**Hydronic Formulas Explained**

The hydronic formula is used heavily in the boiler industry. You can calculate the flow in the system or boiler, determine a Delta-T or BTUs gained or lost by applying the correct formula with accurate information.

** There are the 3 commonly used hydronic formulas;**

**Delta-T=Q/(500*F)** (Calculates Delt-T through boiler or system)

**f=Q/(500*Delta-T)** (Calculates flow in boiler or piping)

**Q=500*Delta-T** (Calculates BTUs removed or inputted)

Where;

Q=BTU's

f=Flow Rate in GPM

Delta-T=Temperature change in water

500 - Constant physical properties of water

**Let's look at an example to determine boiler flow in a cast iron boiler.**

Delta-T=14

** Using the formula to determine flow is f=Q/(500*Delta-T)**

F=150,000/(500*14)

F=150,000/7000

F=21.4 gpm

The boiler flow rate should be a maximum of 15 gpm (Input divided by 10,000 = 20f Delta-T) has a flow rate over 21 gpm.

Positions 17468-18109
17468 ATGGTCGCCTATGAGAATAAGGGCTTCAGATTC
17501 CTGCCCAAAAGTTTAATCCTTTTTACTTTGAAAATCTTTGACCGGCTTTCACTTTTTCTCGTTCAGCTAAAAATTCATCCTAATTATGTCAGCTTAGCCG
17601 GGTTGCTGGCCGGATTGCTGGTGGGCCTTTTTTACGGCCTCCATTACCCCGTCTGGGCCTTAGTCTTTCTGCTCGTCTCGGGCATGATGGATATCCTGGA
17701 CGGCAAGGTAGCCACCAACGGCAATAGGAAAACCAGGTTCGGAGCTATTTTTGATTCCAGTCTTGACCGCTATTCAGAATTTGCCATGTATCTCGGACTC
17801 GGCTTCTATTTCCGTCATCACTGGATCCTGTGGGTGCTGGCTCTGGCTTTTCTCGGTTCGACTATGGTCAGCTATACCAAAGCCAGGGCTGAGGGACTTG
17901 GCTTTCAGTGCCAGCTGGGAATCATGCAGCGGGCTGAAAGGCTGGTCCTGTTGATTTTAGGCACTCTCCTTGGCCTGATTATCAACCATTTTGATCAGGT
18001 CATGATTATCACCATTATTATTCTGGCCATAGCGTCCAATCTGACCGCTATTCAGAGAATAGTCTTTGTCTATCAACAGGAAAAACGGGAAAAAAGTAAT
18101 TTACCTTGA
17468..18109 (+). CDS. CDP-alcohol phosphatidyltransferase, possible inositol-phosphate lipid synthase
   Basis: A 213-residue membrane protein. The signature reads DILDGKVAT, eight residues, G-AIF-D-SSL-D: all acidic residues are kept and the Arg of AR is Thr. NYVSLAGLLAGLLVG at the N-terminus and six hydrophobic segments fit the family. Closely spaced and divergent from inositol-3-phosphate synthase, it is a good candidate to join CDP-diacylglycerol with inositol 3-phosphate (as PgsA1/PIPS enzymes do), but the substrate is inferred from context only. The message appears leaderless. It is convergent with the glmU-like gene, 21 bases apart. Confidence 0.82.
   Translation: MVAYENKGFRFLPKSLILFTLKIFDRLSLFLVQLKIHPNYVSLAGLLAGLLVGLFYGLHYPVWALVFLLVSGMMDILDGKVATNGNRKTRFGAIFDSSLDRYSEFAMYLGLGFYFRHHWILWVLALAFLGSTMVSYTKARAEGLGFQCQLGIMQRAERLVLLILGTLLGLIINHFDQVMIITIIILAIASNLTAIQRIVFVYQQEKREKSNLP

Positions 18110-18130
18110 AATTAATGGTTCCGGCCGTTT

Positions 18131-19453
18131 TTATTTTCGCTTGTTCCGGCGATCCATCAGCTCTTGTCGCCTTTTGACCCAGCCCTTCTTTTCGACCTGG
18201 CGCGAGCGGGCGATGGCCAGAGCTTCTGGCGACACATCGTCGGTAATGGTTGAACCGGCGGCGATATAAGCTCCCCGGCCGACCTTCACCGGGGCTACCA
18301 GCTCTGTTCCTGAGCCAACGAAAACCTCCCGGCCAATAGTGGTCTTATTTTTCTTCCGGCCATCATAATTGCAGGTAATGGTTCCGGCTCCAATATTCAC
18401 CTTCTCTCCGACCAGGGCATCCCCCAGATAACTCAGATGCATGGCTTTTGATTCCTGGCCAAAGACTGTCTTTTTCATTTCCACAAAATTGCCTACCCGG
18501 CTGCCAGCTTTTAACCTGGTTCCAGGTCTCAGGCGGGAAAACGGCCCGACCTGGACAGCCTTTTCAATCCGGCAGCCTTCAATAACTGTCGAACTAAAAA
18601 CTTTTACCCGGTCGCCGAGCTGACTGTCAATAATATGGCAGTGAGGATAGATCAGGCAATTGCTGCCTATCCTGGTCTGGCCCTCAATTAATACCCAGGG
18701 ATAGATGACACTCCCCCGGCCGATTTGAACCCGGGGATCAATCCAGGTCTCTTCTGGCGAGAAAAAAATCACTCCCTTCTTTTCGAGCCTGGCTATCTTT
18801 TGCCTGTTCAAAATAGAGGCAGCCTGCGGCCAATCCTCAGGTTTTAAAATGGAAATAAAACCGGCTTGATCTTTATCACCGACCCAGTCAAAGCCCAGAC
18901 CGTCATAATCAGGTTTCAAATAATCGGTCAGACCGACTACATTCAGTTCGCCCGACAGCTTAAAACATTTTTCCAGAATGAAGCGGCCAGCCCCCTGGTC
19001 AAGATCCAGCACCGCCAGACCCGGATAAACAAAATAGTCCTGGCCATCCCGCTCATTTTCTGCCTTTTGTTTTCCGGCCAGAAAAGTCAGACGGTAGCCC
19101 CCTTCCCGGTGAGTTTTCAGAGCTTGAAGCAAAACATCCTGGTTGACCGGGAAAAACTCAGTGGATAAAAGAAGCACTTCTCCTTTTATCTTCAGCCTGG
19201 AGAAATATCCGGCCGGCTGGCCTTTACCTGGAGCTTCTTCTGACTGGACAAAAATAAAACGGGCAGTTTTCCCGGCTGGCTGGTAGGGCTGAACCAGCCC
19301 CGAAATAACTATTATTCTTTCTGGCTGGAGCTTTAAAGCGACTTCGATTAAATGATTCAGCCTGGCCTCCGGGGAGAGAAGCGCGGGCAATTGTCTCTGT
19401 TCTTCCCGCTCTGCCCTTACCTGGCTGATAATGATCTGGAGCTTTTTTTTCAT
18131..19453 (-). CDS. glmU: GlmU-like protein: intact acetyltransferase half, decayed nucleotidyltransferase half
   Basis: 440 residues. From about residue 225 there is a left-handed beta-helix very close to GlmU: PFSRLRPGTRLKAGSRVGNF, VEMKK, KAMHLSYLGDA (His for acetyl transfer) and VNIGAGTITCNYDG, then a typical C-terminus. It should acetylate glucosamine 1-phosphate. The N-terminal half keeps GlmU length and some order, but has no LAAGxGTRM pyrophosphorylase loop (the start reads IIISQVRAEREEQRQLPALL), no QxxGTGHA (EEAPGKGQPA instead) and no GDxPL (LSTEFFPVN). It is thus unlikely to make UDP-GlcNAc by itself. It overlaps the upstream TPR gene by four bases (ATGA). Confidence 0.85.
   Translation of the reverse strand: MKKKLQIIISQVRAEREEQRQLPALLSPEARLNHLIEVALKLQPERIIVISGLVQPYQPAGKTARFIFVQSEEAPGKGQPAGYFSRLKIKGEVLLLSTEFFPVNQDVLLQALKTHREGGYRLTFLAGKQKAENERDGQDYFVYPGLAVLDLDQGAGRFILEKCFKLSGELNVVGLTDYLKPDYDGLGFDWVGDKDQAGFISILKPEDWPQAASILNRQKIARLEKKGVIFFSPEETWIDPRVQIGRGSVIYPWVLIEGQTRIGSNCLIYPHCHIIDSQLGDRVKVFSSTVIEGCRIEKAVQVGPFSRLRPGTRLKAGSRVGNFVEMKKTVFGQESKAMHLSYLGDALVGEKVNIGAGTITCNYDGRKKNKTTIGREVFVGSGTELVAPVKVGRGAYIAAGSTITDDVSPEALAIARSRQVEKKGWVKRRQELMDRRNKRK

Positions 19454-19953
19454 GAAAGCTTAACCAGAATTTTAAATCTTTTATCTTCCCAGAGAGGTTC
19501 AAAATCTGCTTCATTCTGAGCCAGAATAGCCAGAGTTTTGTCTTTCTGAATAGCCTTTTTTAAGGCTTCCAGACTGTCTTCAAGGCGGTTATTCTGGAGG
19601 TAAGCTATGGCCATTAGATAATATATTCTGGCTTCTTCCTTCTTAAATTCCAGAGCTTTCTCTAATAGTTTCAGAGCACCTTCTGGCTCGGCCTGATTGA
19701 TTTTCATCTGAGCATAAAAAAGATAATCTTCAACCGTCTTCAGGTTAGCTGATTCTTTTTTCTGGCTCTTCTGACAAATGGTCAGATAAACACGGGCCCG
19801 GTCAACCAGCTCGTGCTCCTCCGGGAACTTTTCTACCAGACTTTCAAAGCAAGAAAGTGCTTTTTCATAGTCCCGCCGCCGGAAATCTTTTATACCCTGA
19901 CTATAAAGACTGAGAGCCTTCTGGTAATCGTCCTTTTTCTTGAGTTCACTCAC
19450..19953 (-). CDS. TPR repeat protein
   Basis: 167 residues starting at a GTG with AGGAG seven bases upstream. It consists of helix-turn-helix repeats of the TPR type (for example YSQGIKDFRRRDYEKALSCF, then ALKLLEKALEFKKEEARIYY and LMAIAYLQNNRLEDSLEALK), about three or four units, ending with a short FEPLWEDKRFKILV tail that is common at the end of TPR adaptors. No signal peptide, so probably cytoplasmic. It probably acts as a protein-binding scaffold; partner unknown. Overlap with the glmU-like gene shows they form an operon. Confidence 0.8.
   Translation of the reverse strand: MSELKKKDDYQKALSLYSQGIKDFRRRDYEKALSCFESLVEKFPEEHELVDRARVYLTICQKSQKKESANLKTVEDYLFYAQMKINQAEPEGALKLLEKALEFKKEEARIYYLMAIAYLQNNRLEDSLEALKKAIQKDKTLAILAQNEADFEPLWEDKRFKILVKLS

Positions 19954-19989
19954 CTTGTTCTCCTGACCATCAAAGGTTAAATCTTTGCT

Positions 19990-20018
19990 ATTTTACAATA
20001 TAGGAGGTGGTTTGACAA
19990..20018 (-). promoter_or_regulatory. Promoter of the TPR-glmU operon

**Here is the problem.**

Residential cast iron boilers the industry usually try to keep the flow rate between a 20f and 40f delta-T. To do this the flow rate must be kept within a range for the boiler. To determining the flow rate is simple. Find the DOE input of the boiler. Let's use the above boiler of 150,000 btu. A 20f delta-T can be determined by dividing the DOE output by 10,000. In our example 150,000/10.000=15 gpm. To get the flow at a 40f delta-T divide the 20f in half. A 20f to 40f Delta-T for a 150,000 btu doe output boiler the flow rate should be between 7.5 and 15 gpm.

Generally speaking a flow rate below 7.5 gpm in this example, would cause the boiler to short cycle lowering the boiler efficiency. If the flow rate is above 15 gpm the boiler would struggle to get the water temperature up in the boiler. This can cause the building to take much longer to reach thermostat setpoint, and possibly condensing for a longer time during operation.

There are variables to consider when changing a boiler or installing a new system. These consist of the following.

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